Shared Vision Supervision

To practice as a Relationship Mentor ongoing attendance at shared vision supervision is a fundamental requirement of membership of IARM.

The term Shared Vision is used to describe the process of on-going reflection on practice required of Mentors who belong to IARM. Those who provide the safe holding for the Mentors to carry out the Shared-Vision process are referred to as Shared-Vision Practitioners.

All Shared Vision supervision must be undertaken with a qualified IARM shared vision practitioner. Click here to find a qualified Shared Vision Supervision practitioner.

The purpose of Shared Vision is to ensure in as far as possible the wellbeing of all concerned in the Mentoring Relationship – Client and Mentor alike. The Shared -Vision relationship, between Mentor and the experienced fellow Mentor trained as a Shared -Vision Practitioner, is a co-creational experience, one of equality and of unconditional relating.

A key element of Shared Vision is a deepening of conscious awareness; conscious awareness of relationship with self and relationship with others through the systematic reflection on all that arises for the Mentor in the course of her or his Mentoring practice.

Through Shared Vision, the Mentor has an opportunity to bring into consciousness any emergency feelings that may be arising, any personal sensitivities that may be touched off, any confusions being felt and any unconscious protective responses that may be coming into play in the interactions with the Client – for example, judgement, withdrawal, helplessness, hostility, hopelessness, feeling unappreciated, feeling controlled, depression, anxiety or perfectionism.

It is only through such reflection that the Mentor can have a sense of what she or he is bringing to the Mentoring Relationship – whether what she or he is bringing is coming from an open or protective inner space. If the Mentor becomes aware of coming from a protective place then the query arises as to what care is being called for in the interests of the Mentor’s wellbeing; a query which can then be pursued with the support and encouragement of the Shared-Vision Practitioner. When the Mentor’s care needs are openly addressed, then they will not need to intrude as a hidden agenda into the relationship with the Client.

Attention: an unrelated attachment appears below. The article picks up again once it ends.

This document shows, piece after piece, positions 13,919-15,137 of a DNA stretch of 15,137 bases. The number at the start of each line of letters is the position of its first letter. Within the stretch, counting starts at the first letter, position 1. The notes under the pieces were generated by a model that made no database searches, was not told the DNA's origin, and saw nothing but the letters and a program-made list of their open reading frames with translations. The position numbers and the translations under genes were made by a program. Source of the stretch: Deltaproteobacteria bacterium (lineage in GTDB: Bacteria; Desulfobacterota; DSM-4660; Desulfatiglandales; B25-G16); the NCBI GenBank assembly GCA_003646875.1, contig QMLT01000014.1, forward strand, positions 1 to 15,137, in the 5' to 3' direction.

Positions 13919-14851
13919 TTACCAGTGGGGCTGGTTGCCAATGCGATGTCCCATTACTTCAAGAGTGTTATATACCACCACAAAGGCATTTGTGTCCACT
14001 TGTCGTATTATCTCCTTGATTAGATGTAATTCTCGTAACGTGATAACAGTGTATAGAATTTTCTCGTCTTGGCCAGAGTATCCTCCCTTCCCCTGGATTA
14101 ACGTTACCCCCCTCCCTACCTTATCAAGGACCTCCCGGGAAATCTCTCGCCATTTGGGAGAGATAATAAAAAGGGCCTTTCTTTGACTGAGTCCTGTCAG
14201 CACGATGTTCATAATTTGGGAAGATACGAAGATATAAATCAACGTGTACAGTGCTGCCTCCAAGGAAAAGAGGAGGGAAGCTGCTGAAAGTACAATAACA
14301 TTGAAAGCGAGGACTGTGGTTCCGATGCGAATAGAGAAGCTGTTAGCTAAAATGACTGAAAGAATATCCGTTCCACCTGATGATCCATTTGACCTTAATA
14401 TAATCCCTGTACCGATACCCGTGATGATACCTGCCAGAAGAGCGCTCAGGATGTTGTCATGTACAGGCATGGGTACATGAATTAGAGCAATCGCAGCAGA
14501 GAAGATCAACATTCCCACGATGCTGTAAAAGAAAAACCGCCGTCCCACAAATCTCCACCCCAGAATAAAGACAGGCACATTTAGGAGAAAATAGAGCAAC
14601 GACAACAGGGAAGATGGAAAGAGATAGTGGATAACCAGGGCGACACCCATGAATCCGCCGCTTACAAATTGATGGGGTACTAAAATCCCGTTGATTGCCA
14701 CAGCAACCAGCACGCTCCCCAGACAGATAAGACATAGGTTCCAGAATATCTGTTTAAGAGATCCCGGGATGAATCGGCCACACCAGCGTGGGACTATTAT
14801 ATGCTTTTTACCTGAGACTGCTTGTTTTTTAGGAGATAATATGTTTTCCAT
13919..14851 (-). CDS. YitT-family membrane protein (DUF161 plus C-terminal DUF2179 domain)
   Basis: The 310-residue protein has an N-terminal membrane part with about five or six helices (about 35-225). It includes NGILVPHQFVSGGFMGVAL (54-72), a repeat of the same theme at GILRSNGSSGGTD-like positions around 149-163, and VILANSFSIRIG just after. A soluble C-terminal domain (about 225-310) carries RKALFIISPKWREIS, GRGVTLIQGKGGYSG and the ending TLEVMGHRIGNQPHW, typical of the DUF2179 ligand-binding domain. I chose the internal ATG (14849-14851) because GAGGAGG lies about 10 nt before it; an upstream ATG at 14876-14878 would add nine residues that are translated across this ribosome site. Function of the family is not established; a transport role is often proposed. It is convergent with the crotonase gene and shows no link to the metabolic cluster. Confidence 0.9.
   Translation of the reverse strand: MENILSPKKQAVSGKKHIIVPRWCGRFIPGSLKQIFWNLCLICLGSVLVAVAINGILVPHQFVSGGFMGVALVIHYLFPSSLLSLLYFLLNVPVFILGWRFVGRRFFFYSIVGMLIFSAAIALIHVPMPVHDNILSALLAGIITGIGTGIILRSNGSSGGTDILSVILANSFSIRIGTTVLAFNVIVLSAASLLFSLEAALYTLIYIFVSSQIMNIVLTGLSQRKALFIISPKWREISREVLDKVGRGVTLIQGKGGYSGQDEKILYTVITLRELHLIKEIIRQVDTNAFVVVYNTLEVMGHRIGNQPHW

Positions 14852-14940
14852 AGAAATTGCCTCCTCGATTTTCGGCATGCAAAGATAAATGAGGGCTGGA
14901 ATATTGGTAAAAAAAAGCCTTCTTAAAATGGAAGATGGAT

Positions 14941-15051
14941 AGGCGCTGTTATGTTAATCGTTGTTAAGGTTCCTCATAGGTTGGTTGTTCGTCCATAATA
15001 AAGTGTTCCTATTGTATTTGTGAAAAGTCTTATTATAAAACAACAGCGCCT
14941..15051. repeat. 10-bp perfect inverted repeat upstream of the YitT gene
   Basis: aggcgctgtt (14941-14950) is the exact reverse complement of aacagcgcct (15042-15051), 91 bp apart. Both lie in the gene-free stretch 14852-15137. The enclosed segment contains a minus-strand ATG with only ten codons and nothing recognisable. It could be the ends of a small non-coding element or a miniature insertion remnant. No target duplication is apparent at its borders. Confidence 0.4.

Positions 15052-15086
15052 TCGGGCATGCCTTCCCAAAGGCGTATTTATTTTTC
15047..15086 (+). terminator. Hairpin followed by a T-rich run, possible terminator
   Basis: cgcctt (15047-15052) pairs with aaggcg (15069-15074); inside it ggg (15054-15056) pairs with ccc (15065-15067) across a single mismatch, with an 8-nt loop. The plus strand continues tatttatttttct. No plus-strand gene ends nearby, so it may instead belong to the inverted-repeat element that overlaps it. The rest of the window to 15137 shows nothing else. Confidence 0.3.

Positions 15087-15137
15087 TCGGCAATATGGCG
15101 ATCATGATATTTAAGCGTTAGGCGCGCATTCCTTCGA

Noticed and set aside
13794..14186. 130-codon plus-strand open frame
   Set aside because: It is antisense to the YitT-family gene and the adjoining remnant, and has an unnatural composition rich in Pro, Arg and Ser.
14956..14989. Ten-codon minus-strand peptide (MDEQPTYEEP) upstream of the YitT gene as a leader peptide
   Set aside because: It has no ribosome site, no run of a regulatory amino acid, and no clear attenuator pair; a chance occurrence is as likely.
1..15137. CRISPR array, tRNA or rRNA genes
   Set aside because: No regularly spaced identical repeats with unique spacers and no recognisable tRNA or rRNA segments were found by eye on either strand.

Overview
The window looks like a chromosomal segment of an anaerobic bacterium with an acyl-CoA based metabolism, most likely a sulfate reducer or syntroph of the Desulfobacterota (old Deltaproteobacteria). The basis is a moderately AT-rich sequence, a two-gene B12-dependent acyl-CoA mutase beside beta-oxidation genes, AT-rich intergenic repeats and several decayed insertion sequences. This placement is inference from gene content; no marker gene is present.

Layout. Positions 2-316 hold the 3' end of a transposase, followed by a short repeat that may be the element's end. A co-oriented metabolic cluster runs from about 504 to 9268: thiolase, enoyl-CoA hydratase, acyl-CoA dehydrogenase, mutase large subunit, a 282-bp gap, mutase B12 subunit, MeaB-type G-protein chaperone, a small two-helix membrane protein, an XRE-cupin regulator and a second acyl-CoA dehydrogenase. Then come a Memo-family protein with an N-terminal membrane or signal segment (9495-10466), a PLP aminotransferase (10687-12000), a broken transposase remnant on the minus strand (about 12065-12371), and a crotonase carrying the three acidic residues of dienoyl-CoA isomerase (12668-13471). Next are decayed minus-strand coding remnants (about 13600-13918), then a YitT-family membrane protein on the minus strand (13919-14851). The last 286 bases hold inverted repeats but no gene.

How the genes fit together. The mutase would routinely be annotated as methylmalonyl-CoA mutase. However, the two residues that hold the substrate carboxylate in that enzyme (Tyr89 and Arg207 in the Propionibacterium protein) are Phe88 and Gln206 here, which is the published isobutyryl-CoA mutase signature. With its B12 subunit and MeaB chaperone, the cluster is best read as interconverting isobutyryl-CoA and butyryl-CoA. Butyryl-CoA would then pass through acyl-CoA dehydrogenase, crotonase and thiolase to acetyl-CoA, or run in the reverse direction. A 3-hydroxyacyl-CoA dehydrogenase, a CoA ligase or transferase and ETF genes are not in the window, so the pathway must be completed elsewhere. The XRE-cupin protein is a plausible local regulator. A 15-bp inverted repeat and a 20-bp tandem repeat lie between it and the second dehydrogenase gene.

In the Relationship Mentoring approach, it is recognised that compassion, kindness, care and sensitivity for the Client begins with compassion, kindness, care and sensitivity from the Mentor towards herself or himself.

Through Shared Vision, the Mentor’s knowledge and conscious understanding deepen so that she or he can respond more affectively, effectively and efficiently to the literal and metaphorical meaning of the revelations of the client.

This relationship is also a source of emotional and practical support for the Mentor and a space for discussion and clarification around the values and ethical practice that safeguard the dignity and rights of both Client and Mentor. Very importantly, it provides an opportunity for the Mentor’s self-reflection plan to be explored and for discussion around her or his personal and professional needs in the interests of continuing emergence into conscious awareness and openness.

Peer Shared Vision is also a valuable support for Mentors and creates the space for sharing of information, discussing new research and for mutual emotional support.

Of course, the relationship between the Mentor and the Shared-Vision Practitioner is again a co-creation with all the challenges that that brings. Accordingly, there is a responsibility for the Shared-Vision Practitioner to also engage in her or his own Reflection Process – with another who is in the position to provide the necessary safe holding – so that she or he is conscious of her or his responses to what the Mentor is bringing to the session and conscious of her or his own relationship with self and ensuing relationship with others. If the Shared Vision Practitioner should fall into defence and not be able to stay open and real in the relationship, then within the Shared Vision space the Mentor has the opportunity to challenge what is occurring in the relationship between them.